Seed World

Inside the World Seed Congress


Beijing played home to the global seed industry as delegates worked to eliminate trade barriers and promote the international movement of seed.

Delegates of the International Seed Federation’s 2014 World Seed Congress made progress on a number of fronts, including positions on low-level presence, international treaties and an international standard on the movement of seed. They also elected new leadership.

The general assembly unanimously elected Alvaro Eyzaguirre from Chile as president. Eyzaguirre is the first ISF president from South America. During his acceptance speech, he outlined “the need for a strong collaboration between the seed industry, farmers, governments, associations, non-governmental organizations and universities to respond to the unprecedented challenges of increasing food production and climate change.”

In the face of an increasingly regulated environment, Eyzaguirre urged delegates to work together within ISF to enhance the image of the seed industry.


At the opening of the 2014 World Seed Congress, Wang Yang, vice premier of the People’s Republic of China welcomed more than 1,300 delegates from more than 60 countries.

The Business of Seed
One of the first meetings was the Breeders Committee, which focused on international treaties. During the meeting, leadership discussed access and benefits sharing, international agreements and the adoption of a position paper on the implementation of national policies for low-level presence, which was approved during the general assembly. The paper stresses the importance of science-based, practical and transparent LLP policies that governments should adopt.

Anke van den Hurk, who serves as the chair for the ISF’s Sustainable Ag Committee, led the discussion on international agreements and access and benefit sharing.

The Nagoya Protocol, which is an international agreement that was adopted by the Convention on Biological Diversity in 2010 that aims to share the benefits arising from the utilization of genetic resources in a fair and equitable way, has 37 countries ratified, van den Hurk reported. The protocol must have 50 ratifications before it can be entered into force. The committee expects to reach the 50 mark in 2014/15.

As part of the discussion on international agreements, the International Treaty on Plant Genetic Resources for Food and Agriculture was highlighted. The Nagoya Protocol and the ITPGRFA focus on conserving genetic resources, sustainably using genetic resources, and access and fair and equitable benefit sharing. It’s reported that the European Union is a member of both the Nagoya Protocol and the ITPGRFA, while South Africa is only a member of the Nagoya Protocol. India is a member of both, but the two are not harmonized. Meanwhile, Japan is considering the Nagoya Protocol and studying EU’s implementation of the agreement.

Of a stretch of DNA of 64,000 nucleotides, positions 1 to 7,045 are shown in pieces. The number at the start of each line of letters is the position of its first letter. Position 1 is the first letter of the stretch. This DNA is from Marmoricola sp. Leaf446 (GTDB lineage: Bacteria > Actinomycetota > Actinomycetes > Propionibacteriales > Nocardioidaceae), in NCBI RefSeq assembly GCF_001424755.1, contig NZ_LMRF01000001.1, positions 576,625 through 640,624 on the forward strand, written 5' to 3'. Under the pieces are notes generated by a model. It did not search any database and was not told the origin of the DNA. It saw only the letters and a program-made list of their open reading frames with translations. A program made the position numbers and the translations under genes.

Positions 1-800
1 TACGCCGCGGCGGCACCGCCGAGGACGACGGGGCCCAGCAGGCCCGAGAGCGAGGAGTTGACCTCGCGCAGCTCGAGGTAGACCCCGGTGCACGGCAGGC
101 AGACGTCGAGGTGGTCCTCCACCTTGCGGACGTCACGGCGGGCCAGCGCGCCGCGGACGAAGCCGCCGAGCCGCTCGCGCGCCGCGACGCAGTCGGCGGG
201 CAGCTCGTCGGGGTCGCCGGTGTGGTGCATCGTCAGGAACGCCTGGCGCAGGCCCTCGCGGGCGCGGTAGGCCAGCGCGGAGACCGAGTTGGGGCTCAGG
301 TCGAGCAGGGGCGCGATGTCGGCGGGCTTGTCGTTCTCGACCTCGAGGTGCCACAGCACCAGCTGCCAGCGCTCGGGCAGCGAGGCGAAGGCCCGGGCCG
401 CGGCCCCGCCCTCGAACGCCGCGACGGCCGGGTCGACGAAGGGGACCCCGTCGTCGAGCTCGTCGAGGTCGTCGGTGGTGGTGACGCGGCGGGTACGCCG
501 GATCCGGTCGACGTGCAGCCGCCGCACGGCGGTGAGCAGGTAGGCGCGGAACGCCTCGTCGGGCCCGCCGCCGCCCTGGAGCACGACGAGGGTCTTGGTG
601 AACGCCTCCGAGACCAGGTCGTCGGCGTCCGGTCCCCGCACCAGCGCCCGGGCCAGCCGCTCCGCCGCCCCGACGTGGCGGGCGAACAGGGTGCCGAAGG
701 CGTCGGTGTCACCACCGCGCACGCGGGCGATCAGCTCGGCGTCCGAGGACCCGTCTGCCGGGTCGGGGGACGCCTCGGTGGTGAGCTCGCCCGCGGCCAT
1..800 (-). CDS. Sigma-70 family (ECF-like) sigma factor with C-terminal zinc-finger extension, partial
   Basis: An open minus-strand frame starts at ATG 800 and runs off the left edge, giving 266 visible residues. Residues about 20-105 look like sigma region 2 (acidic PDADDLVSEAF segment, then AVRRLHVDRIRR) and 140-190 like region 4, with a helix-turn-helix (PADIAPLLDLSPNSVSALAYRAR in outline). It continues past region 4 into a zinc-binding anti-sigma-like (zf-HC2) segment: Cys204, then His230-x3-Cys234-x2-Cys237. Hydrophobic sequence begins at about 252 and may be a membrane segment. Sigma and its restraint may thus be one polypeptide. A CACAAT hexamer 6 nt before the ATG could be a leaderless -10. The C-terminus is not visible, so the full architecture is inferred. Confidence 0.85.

But it was noted that plant breeders prefer the ITPGRFA to the Nagoya Protocol because it’s simple. The ITPGRFA is one contract that recognizes breeders’ exemption with limited administration. However, to date, it has limited implementation, limited inclusion in the multi-lateral system and limited money in the benefit-sharing fund.

To address these concerns, ISF looks to develop a system that is simple and inclusive. The organization is considering what a level playing field would look like — something that’s proportional to all users. They are also developing criteria on how the benefit sharing funds could be spent.

ISPM Advances
The International Plant Protection Convention (IPPC) approved a draft of the International Standards to Phytosanitary Measures (ISPM), specific to the international movement of seed. Country consultations started in July and approval by IPPC members is expected in April 2015, to be followed by country implementation from 2016 to 2018.

ISPM for seed is a major step forward, said Gerard Meijerink, ISF Phytosanitary Committee member, noting that it’s only the first step of many.  The seed industry will play a pivotal role in helping others fully understand the ISPM and why it’s needed.

The ISPM is designed to do four things. It will provide guidance to countries to prevent entry, establishment and spread of regulated pests associated with seeds. It will assess and manage the pest risks associated with the international movement of seeds. It will promote the harmonized import requirements, testing and diagnostic protocols. And it will promote the use of import requirements and phystosanitary certification systems that are better suited for seeds.

Seed Applied Technologies